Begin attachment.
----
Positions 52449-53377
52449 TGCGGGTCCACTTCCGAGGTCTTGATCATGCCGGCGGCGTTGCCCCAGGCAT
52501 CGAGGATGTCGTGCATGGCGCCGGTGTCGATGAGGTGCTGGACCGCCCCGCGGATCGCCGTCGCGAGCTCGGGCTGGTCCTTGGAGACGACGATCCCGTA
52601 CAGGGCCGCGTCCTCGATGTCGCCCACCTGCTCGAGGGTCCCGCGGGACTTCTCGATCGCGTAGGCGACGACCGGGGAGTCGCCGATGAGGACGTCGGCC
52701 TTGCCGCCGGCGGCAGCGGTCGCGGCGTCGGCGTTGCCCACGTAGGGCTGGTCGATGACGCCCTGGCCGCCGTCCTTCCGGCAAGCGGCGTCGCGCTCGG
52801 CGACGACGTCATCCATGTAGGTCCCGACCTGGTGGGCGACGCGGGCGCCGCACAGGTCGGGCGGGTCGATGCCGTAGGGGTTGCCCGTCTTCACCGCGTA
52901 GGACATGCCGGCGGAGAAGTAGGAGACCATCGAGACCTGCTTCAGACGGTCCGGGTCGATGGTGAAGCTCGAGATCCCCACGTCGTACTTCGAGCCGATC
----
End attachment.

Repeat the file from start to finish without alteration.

Positions 52449-53377
52449 TGCGGGTCCACTTCCGAGGTCTTGATCATGCCGGCGGCGTTGCCCCAGGCAT
52501 CGAGGATGTCGTGCATGGCGCCGGTGTCGATGAGGTGCTGGACCGCCCCGCGGATCGCCGTCGCGAGCTCGGGCTGGTCCTTGGAGACGACGATCCCGTA
52601 CAGGGCCGCGTCCTCGATGTCGCCCACCTGCTCGAGGGTCCCGCGGGACTTCTCGATCGCGTAGGCGACGACCGGGGAGTCGCCGATGAGGACGTCGGCC
52701 TTGCCGCCGGCGGCAGCGGTCGCGGCGTCGGCGTTGCCCACGTAGGGCTGGTCGATGACGCCCTGGCCGCCGTCCTTCCGGCAAGCGGCGTCGCGCTCGG
52801 CGACGACGTCATCCATGTAGGTCCCGACCTGGTGGGCGACGCGGGCGCCGCACAGGTCGGGCGGGTCGATGCCGTAGGGGTTGCCCGTCTTCACCGCGTA
52901 GGACATGCCGGCGGAGAAGTAGGAGACCATCGAGACCTGCTTCAGACGGTCCGGGTCGATGGTGAAGCTCGAGATCCCCACGTCGTACTTCGAGCCGATC